Hongkonger from Sweden gets ready for tough overland motorbike trip back home to help a charity
Mikael Lui Svenungsson wants to raise HK$445,000 to assist a village for orphans and neglected children in Cambodia; he is about HK$50,000 short of his target
Imagine spending almost 100 days on a motorbike crossing more than a dozen countries with erratic GPS coordinates, paper maps and a tent on your back.
The coming three months for Mikael Lui Svenungsson, 53, a Swedish resident living in Hong Kong, will be like that. He is getting ready to set off on Tuesday on a motorbike trip between the city and Sweden. But it won’t be just another journey.
The adventure named “Pops & Frog”, which also involves Svenungsson’s 27-year-old son, aims to raise funds for the SOS Children’s Village in Cambodia, a project that helps orphans and neglected children.
They have so far collected about HK$390,000 – mostly from Hong Kong donors – but their goal is HK$445,000.
Svenungsson, who previously did charity work in Ethiopia, decided to support an organisation operating in Asia because it is where he has lived over the past seven years.
“At first I contacted charities in Nepal, but because of the  earthquake they got media attention and were pretty well funded. So the problems are where there is little media coverage,” he said.
After extensive research, he found a project in Cambodia that seemed particularly meaningful.
“They help children from an early age until they finish university. I thought that was pretty unique,” said Svenungsson, who visited the project in January.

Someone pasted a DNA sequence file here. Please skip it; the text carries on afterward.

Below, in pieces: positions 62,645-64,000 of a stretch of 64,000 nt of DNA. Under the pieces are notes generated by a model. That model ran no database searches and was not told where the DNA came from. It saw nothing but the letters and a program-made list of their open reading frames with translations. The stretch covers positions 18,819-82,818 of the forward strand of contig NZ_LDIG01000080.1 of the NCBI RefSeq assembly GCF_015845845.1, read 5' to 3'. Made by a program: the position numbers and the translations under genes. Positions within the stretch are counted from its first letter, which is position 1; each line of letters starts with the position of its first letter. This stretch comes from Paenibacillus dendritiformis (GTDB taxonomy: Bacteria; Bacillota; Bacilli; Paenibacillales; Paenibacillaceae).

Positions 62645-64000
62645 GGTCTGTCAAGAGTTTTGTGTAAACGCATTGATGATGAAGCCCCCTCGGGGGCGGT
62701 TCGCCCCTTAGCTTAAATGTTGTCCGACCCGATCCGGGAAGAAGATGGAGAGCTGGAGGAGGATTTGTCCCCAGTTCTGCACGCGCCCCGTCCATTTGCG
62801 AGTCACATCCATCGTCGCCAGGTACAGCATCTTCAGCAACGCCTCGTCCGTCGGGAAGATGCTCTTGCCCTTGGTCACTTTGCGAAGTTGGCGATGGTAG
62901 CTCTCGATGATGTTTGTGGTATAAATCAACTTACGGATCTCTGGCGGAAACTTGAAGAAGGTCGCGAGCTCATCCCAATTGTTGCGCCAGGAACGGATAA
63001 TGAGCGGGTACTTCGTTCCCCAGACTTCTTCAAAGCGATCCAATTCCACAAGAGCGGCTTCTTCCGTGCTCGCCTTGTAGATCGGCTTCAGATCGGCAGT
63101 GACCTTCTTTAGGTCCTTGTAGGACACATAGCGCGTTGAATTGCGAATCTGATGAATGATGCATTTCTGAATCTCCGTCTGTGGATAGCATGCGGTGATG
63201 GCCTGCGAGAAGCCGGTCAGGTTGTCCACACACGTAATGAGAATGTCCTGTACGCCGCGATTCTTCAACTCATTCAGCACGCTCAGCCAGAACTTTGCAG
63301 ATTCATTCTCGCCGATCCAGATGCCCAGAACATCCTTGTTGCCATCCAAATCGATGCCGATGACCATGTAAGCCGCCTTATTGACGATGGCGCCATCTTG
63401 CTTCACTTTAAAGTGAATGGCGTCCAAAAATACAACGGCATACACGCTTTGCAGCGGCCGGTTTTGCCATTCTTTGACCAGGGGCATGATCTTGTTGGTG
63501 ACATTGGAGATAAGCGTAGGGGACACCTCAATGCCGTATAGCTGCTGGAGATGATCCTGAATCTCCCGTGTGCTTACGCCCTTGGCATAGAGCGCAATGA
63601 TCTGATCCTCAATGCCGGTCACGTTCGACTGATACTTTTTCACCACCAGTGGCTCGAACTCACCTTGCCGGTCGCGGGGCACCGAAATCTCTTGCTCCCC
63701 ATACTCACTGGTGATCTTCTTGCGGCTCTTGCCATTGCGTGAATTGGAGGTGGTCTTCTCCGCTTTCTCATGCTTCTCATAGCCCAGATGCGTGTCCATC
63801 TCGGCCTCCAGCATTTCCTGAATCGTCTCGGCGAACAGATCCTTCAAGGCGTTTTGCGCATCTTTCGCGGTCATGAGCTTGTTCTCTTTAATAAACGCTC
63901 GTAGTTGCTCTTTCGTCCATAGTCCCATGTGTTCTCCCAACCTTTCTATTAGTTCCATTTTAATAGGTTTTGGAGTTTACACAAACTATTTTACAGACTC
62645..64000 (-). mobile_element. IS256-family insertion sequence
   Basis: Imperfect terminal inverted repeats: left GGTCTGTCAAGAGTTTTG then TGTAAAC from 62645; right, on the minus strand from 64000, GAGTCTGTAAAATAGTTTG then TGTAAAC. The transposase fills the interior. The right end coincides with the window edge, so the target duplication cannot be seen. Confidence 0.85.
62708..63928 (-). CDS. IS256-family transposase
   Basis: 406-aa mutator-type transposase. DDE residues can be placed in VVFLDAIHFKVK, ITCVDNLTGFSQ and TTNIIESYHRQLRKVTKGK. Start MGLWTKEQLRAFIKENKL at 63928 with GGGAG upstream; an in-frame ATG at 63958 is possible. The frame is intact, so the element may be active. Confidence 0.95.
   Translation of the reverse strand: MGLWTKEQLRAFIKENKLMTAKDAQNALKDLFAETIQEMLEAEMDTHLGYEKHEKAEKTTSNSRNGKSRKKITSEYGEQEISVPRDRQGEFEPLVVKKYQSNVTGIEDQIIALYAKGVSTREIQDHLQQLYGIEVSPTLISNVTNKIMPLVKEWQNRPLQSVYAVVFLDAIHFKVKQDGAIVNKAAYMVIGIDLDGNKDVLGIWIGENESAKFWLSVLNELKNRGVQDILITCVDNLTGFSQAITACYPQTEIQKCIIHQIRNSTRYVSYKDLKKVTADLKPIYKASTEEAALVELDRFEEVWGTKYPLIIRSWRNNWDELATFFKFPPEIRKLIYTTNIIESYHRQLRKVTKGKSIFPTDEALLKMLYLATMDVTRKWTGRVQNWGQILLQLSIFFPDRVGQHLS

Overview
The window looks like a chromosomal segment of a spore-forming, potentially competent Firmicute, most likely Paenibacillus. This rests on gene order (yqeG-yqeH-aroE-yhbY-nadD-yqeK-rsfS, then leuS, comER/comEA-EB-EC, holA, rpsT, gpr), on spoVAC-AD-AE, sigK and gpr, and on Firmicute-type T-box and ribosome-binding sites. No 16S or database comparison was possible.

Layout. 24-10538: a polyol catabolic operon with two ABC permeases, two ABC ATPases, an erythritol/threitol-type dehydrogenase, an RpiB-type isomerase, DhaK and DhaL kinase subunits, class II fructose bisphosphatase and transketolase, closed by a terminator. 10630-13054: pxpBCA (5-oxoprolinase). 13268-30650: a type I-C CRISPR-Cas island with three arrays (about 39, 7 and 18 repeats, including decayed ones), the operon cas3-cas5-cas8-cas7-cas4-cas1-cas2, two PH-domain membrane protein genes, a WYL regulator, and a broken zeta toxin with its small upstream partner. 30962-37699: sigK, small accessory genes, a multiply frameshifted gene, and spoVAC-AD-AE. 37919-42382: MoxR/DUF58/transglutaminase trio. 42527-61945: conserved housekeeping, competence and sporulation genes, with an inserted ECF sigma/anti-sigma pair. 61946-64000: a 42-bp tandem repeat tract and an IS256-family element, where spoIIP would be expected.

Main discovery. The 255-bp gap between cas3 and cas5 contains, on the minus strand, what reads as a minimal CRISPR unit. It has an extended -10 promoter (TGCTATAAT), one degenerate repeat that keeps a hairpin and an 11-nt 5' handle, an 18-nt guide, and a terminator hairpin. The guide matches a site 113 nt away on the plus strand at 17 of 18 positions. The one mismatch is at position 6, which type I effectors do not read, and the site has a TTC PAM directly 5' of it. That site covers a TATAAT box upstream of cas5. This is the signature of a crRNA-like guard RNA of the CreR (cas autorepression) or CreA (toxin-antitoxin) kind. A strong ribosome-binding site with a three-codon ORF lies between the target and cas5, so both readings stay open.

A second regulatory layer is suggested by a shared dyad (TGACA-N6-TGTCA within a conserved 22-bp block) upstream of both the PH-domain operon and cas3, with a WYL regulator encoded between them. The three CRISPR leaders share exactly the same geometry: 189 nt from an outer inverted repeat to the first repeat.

The trip, which will include a stop in Cambodia, took about 18 months to prepare – from paperwork to finding sponsors.
“I went on motorbike trips before, but not as complex as this one because it requires a lot of paperwork,” he said, noting that the obstacles were greater because they are using foreign plates.
However, his problems did not end there. “I’ve got all my permits now, but my son has a fever in London so I am not sure when he will be able to join,” Svenungsson said.
To arrive in Sweden on his target date of October 1, father and son will have to drive 300km every day, six days a week.
“The challenge will be to keep the motorbike in good condition, because if it breaks down you might lose one or two days ... I am bringing many spare parts, but I am not very good at engineering,” he said, laughing. “And, of course, having an accident and injuring ourselves is another concern,” Svenungsson said.
He predicts that some bits of the journey will be particularly risky. “It’s rainy season in Laos, so it will be like driving in chocolate mousse. The traffic in India is also problematic and the roads in Nepal are quite dangerous,” he said.
Despite all this, Svenungsson, who works as a designer at a project management company in the retail trade, said he would not exchange his Triumph motorbike for a comfortable car. “You are part of the experience on a motorbike and you feel everything, the sun, the rain and people talk to you,” he said.
While he collects money for a good cause and visits countries he has never been to, Svenungsson has a bigger ambition in mind. “I want to spread the idea that you can do something, whatever that is, save turtles, take care of a stray dog, do some charity work.”